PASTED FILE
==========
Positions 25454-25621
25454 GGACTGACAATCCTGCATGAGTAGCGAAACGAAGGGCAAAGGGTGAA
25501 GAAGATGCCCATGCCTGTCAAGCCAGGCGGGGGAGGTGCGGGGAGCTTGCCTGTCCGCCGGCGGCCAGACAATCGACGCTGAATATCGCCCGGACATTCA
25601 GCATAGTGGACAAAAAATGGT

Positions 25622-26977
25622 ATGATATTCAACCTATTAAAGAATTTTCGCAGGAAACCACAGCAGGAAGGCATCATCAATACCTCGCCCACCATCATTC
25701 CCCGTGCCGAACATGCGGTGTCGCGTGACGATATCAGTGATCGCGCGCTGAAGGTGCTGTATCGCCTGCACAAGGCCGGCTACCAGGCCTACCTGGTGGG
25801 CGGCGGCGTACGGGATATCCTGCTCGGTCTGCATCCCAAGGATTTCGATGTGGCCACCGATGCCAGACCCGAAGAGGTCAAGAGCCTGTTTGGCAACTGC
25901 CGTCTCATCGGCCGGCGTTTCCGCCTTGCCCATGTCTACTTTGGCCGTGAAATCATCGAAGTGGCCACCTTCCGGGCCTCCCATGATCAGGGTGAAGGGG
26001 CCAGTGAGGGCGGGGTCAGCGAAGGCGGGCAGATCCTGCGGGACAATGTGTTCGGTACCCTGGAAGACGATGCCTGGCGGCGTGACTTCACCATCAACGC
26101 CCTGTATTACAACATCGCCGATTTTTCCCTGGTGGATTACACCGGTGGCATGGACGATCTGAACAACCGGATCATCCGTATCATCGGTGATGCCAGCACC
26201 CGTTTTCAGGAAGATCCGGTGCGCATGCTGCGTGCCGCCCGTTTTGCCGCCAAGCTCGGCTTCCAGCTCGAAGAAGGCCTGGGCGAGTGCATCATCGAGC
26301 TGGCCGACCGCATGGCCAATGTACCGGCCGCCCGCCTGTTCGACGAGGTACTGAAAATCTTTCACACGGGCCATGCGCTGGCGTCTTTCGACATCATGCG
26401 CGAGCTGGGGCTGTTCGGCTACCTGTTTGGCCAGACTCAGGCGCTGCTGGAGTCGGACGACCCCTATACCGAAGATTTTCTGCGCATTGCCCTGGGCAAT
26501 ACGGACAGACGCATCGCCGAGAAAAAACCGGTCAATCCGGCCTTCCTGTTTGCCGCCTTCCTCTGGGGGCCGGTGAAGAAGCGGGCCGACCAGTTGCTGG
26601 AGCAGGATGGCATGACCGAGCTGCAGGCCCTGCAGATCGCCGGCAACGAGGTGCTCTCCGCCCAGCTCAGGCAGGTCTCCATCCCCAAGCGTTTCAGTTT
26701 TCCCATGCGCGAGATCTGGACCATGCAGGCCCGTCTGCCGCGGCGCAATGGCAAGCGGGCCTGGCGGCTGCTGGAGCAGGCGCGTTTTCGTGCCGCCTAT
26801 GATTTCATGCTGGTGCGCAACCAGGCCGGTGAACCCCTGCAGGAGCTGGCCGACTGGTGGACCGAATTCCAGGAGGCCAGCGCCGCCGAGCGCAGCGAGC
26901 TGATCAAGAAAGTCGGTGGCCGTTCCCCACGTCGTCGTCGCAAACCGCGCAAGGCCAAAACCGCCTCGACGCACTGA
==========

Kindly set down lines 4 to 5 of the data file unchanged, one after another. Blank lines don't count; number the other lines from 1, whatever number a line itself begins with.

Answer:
25601 GCATAGTGGACAAAAAATGGT

Positions 25622-26977